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I know the fact of having all the history on any project is far more important than the space it occupies, but let's say I have ended a project, three or four years ago and I simply know the final version is the right one as they have been working in production 24x7 all those years.
And a year or two from now when someone asks "Why does it do X?", having the repo history around to answer the question will be useful. Unless you've done something stupid like putting large binary dependencies in it (I had to deal with one where a genius thought it was the proper place to control the Sql Server installer the app was built with) a code repo should be small compared to the size of modern disks. (In this case I'd suggest making a backup and using GiTs rewrite history feature to preform a stupid binary-ectomy on the repo and leave well enough alone otherwise.)
Did you ever see history portrayed as an old man with a wise brow and pulseless heart, waging all things in the balance of reason?
Is not rather the genius of history like an eternal, imploring maiden, full of fire, with a burning heart and flaming soul, humanly warm and humanly beautiful?
Training a telescope on one’s own belly button will only reveal lint. You like that? You go right on staring at it. I prefer looking at galaxies.
-- Sarah Hoyt
I've seen plenty of funny things in the last Subversion thing I used...
I've programmed machines all my life so usually, the version control is a great help to go back to a previous state if needed, but after the machine has been working for one year at the customer site... then it has no sense keeping all the story...
I've never used it since 1998, anyway, I'm asking it to know if it is possible or not... Let's hope it won't be needed...
GIT is much harder to work with and if somebody - not necessarily yourself - doesn't know how it works, you can lose code. I've experienced that at least twice...
Anything that is unrelated to elephants is irrelephant Anonymous - The problem with quotes on the internet is that you can never tell if they're genuine Winston Churchill, 1944 - I'd just like a chance to prove that money can't make me happy. Me, all the time
I use SourceSafe - because I don't care if nobody else likes it.
".45 ACP - because shooting twice is just silly" - JSOP, 2010 - You can never have too much ammo - unless you're swimming, or on fire. - JSOP, 2010 - When you pry the gun from my cold dead hands, be careful - the barrel will be very hot. - JSOP, 2013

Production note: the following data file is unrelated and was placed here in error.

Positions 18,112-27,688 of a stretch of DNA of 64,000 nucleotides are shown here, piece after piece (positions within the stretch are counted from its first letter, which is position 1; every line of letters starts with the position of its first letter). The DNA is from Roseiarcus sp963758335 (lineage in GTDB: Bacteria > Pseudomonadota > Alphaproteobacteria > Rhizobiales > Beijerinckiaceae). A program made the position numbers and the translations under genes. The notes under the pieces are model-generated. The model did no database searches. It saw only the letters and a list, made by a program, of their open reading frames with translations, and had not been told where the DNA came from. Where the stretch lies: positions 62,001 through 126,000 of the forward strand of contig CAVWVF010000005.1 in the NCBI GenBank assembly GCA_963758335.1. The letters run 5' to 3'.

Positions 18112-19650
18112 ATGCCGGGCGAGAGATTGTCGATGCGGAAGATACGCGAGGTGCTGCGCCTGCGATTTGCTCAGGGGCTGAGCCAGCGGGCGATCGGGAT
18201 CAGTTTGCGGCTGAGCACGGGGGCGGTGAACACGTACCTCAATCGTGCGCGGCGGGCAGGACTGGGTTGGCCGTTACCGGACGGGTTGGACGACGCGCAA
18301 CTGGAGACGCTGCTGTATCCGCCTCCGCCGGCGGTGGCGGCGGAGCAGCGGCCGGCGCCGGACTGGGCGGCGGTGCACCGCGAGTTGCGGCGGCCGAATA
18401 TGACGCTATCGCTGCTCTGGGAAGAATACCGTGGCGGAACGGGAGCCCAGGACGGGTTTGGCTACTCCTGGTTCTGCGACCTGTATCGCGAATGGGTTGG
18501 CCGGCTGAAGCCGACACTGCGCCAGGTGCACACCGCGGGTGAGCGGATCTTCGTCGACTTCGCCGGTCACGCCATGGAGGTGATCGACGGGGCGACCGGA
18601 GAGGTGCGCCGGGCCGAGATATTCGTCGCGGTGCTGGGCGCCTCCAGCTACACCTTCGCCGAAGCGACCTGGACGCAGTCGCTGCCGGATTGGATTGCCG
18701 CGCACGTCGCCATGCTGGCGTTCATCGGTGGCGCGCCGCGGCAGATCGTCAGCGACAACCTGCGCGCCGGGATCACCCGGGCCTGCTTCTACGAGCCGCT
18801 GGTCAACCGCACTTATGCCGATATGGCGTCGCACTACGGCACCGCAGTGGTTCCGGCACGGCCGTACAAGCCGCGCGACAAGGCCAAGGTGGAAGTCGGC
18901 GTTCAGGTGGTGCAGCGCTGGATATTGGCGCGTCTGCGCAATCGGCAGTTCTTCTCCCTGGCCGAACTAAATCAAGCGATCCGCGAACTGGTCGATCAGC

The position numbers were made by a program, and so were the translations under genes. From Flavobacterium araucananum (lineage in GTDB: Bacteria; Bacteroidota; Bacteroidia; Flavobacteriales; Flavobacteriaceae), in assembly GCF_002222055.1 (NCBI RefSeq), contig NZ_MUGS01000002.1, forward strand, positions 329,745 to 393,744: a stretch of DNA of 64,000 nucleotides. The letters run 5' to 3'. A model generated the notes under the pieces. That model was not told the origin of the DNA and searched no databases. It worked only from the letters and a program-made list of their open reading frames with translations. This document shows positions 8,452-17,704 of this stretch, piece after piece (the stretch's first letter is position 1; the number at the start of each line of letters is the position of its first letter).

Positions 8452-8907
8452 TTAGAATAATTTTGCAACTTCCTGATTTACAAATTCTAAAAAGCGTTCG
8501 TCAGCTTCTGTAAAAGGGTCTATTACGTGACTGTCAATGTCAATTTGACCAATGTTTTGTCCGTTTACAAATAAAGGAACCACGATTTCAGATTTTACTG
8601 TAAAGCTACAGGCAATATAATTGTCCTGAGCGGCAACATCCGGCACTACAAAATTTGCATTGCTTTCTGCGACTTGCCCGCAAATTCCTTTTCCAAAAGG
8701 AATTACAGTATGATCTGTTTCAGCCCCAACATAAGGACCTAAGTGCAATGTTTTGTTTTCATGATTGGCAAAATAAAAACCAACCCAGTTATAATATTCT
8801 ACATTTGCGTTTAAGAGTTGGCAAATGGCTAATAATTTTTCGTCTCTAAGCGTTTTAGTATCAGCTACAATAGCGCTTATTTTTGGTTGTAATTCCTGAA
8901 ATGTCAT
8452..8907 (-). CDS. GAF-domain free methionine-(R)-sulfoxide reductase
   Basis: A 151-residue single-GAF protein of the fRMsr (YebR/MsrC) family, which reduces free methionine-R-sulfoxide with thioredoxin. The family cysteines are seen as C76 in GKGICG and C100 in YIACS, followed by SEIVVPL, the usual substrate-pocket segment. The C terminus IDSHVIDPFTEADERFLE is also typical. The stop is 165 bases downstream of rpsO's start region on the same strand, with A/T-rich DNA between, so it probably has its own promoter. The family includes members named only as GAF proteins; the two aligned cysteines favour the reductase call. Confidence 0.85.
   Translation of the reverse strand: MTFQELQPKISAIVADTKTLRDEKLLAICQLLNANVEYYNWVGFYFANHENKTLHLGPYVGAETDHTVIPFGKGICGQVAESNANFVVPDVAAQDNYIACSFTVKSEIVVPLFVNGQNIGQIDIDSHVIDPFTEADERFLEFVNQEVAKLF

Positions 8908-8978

if (GIT && SVN) || (SVN && GIT) has redundant boolean redundancies
All humor aside - on a one man team, both Git and SVN will work fine in an offline situation. But with Git, since you have a local repo, you have the opportunity to commit (or branch/merge/whatever) code locally therefore maintaining a local history. With SVN you won't be able to commit (or branch, or merge) anything while offline. So your changes will all get dumped back into the SVN repo in one big pile of committed code (depending on how long you're offline). Of course you can pick through the files and do multiple commits, but what if BUG-2387 and BUG-1209 are both in the same file? In SVN those will appear as one commit if you did them offline. With Git, you can track them as two separate commits.
With Git you can be disconnected, you don't need to pull before you commit, and you get the chance to commit changes locally (eg when disconnected, or for just mucking around) without needing to push your changes to the main repo.
The Pull Request extension is brilliant for those times you want to review changes before integrating them into master.
Even better (and the killer thing for us). If your "main" repo goes down then who cares. Every other copy of your repo has all the history so you just point to another repo as your main (origin).
Git is excellent for those who need to work offline and who realise that things fail.
For Mercurial, better windows GUIs, you won't have changesets disappear (I'm looking at you detached heads) and a whole bunch of other objective and totally sound reasons unrelated to me my intense personal dislike of Git .